Item 2. Carrier’s Retention

(Items 2, 3 and 4 above)

a. Administrative Expenses Charge

The carrier will determine its allocation of expenses according to its own basis – generally with a formula which uses a combination of fixed dollar amount per group, plus a percentage of claims costs for claims administration plus a charge per participant/insured person, plus any taxes which may be imposed upon the premium.

When you design a plan which reduces the carrier’s cost of administration, the premium rate will reflect this decrease.

b. Risk Charge

The charge for profit or risk or contribution to surplus will vary by carrier and by type of coverage. Some benefits are riskier than others; some carriers demand a higher risk charge than others.

The risk charge serves two major purposes – since no one can predict the future perfectly (not even I!), the carrier expects some of its groups will end the year in a deficit position while others will be in a surplus position with respect to their experience. The risk charge made to those in the surplus position helps to offset the losses incurred by the groups which produced a deficit.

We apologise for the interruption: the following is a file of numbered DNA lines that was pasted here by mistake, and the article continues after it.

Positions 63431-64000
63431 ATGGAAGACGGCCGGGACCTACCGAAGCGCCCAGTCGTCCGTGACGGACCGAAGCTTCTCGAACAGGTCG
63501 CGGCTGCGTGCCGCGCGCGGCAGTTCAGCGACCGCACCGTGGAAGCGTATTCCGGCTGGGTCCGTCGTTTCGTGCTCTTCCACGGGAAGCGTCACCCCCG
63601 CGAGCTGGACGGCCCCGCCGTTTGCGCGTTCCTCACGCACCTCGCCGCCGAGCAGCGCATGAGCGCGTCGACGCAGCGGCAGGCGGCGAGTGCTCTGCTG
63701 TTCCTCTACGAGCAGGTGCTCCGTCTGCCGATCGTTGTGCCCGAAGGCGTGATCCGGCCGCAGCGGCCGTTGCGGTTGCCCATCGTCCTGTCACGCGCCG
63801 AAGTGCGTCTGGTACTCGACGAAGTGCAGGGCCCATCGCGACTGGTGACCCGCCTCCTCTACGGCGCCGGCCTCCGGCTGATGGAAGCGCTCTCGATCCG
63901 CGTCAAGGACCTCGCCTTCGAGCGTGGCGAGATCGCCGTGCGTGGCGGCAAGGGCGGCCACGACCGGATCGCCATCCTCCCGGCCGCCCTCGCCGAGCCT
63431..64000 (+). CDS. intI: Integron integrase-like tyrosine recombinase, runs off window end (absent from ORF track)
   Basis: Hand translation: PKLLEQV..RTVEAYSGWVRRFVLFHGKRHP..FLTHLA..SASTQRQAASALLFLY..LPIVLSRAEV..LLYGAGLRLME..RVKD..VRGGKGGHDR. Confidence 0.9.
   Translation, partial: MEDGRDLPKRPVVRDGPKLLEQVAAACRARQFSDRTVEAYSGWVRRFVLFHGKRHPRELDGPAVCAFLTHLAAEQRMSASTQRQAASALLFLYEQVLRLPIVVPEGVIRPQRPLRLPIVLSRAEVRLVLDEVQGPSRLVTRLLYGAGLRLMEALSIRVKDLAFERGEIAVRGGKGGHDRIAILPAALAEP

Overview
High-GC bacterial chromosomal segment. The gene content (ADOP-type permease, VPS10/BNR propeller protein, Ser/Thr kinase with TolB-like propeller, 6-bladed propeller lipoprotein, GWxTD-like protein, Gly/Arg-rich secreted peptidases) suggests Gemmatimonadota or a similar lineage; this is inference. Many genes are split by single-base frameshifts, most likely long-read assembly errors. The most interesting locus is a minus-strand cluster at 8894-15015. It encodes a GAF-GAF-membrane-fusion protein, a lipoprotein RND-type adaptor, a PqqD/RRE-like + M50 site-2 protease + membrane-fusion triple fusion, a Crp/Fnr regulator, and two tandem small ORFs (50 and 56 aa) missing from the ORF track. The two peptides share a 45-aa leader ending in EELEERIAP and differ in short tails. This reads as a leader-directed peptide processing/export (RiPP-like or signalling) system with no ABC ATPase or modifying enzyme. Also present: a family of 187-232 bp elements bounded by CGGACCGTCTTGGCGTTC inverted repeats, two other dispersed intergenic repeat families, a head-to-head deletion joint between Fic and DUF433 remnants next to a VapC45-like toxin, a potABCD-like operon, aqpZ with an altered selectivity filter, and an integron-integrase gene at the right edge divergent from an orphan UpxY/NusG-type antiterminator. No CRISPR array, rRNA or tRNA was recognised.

The risk charge also is intended to produce the addition to surplus for the company.

The risk charge will vary by the size of the group. It might be 5 to 10% for small group and as little as 1% for larger groups.

c. Commission

The agent’s or broker’s commission is determined by a contract between the carrier and the agent/broker. The commission is the amount of premium the employer pays which compensates the broker for the sale of the plan and for providing the servicing the account.

As a result of some nasty criminal cases back in the 1950’s and 1960’s) the commission rate invariably is a graded one. For most group cases, it is the same for first and renewal years. Sometimes the commission will be higher the first year than in renewal years.

The commission rate is graded so that the larger the group, the lower the rate of commission – getting to less than 1/2% for the portion of premium in excess of $1,000,000 annually.

Items a, b and c are the major factors which go into the carrier’s “retention” – or charge for servicing the group’s medical plan.

With groups of over 200 employees, this retention charge can and should be negotiated between carrier and employer.

Further, when the carrier recognizes the group will not leave or move to another carrier after only one or two years, it will generally reduce the risk and retention charges.

Bear in mind, group insurance is a commodity being sold to you by the carrier. The relationship between you, as buyer, and carrier, as seller, is not much different than any other commercial enterprise. Long-term relationships yield concessions.

B. Suggested Approach to Your Group Policy’s Renewal

At least three months prior to your group policy’s renewal date, you should engage an independent group actuarial consultant to work with you in reviewing your current plan, determining your objectives and developing a program for the negotiation of a renewal package with your current carrier or, through proposals, with other carriers.

Larry Mitchell